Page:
They write "Getting back to business after a disaster depends on preparedness planning done today. Small business owners invest a tremendous amount of time, money and resources to make their ventures successful, and yet, while the importance of emergency planning may seem self-evident, it may get put on the back-burner in the face of more immediate concerns. For small business owners, being prepared can mean staying in business following a disaster. An estimated 25 percent of businesses do not reopen following a major disaster, according to the Institute for Business and Home Safety.
"The materials and resources on this Web site can help small businesses make plans to recover from financial losses and business interruption and to protect their employees, the community and the environment."
New New York Times reported August 17 that Irene Morgan Kirkaldy, "whose defiance of white supremacy while traveling through the Upper South in the summer of 1944 led to a Supreme Court decision outlawing segregated seating on interstate bus lines, died Friday in Hayes, Va. She was 90.
"Irene Morgan’s fight against segregation took place a decade before the modern civil rights movement changed America. Mrs. Morgan, a worker in a plant that made World War II bombers and the mother of two small children, was returning to her home in Baltimore aboard a Greyhound bus in July 1944 after a visit to her mother in Gloucester County, Va. When the bus grew crowded, the driver told her to give her seat to a white person. Mrs. Morgan refused, and when a sheriff’s deputy tried to take her off the bus in Saluda, Va., she resisted.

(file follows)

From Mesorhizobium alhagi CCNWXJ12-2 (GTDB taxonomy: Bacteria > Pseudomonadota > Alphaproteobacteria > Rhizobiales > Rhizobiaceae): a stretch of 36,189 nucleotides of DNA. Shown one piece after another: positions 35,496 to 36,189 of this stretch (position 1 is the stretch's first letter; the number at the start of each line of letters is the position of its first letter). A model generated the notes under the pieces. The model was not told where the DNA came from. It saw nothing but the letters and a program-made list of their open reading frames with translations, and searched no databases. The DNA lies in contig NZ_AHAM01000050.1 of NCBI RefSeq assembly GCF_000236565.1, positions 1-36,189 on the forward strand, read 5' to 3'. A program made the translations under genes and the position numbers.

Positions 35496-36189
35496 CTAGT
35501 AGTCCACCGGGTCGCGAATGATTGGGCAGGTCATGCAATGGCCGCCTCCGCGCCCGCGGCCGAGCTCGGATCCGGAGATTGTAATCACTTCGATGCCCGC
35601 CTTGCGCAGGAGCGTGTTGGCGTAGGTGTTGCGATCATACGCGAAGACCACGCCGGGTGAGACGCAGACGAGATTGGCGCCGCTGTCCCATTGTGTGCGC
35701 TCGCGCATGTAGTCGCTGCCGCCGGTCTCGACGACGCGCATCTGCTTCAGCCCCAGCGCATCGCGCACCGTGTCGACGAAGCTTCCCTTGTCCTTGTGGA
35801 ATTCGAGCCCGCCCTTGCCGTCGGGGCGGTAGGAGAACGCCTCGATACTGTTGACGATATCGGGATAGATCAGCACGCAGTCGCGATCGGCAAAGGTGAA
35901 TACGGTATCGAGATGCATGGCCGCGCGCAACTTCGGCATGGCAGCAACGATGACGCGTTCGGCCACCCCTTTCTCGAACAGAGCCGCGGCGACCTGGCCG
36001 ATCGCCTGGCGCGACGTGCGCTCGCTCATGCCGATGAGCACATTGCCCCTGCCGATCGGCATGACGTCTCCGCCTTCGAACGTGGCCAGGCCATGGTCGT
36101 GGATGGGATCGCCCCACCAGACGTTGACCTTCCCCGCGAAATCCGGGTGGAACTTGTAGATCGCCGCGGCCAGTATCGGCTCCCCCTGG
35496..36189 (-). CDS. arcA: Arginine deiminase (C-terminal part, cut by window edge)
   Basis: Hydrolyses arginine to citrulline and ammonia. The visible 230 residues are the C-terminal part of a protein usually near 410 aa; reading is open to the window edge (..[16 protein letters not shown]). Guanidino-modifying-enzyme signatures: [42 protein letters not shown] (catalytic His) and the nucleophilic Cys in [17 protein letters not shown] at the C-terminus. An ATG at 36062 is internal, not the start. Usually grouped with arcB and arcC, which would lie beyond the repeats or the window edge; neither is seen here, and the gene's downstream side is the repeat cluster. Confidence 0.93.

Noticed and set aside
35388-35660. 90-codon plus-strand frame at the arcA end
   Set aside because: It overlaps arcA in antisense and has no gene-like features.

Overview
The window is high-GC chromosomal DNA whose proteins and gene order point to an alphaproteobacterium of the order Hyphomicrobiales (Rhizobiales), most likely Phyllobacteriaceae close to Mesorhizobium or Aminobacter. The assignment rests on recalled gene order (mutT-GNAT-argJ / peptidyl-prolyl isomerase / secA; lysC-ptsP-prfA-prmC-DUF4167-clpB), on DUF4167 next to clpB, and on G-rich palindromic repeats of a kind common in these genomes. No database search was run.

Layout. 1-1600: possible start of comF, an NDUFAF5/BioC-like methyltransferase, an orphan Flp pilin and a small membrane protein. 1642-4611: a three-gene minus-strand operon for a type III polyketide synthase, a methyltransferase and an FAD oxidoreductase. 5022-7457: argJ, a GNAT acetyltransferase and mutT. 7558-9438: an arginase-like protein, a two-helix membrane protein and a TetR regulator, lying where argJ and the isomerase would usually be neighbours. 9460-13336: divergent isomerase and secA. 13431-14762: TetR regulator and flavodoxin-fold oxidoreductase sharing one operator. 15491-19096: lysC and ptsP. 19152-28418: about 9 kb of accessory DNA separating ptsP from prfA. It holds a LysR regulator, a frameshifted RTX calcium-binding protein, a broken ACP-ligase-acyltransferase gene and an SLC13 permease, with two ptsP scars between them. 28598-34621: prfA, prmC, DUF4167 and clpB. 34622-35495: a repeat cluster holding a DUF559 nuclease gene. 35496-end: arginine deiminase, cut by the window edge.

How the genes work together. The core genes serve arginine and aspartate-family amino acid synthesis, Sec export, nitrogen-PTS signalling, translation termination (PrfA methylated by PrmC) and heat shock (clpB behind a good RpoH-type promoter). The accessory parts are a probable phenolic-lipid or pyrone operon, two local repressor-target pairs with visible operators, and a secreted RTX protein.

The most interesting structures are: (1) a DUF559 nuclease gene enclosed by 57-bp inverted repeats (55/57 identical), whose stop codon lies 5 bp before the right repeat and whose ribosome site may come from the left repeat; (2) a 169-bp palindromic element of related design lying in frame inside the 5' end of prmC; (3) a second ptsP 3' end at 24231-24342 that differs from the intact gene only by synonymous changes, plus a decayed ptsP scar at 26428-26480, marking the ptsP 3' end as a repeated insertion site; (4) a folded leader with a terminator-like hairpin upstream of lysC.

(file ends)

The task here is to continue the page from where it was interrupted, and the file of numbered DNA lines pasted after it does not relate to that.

"In 2001 President Bill Clinton awarded her the Presidential Citizens Medal. 'When Irene Morgan boarded a bus for Baltimore in the summer of 1944,' the citation read, “she took the first step on a journey that would change America forever.”
According to The Washington Post and Associated Press, a South Carolina land developer will set aside land for a cemetery in a settlement with a family whose slave ancestors settled the land in the 18th Century.
According to family tradition, more than 100 ancestors were buried at the site in wood boxes without tombstones. Remains discovered during construction of an impending redevelopment will be transferred to the new cemetery. Twentieth Century land transfers had failed to provide for family access, and descendants had recently been excluded from visiting the site.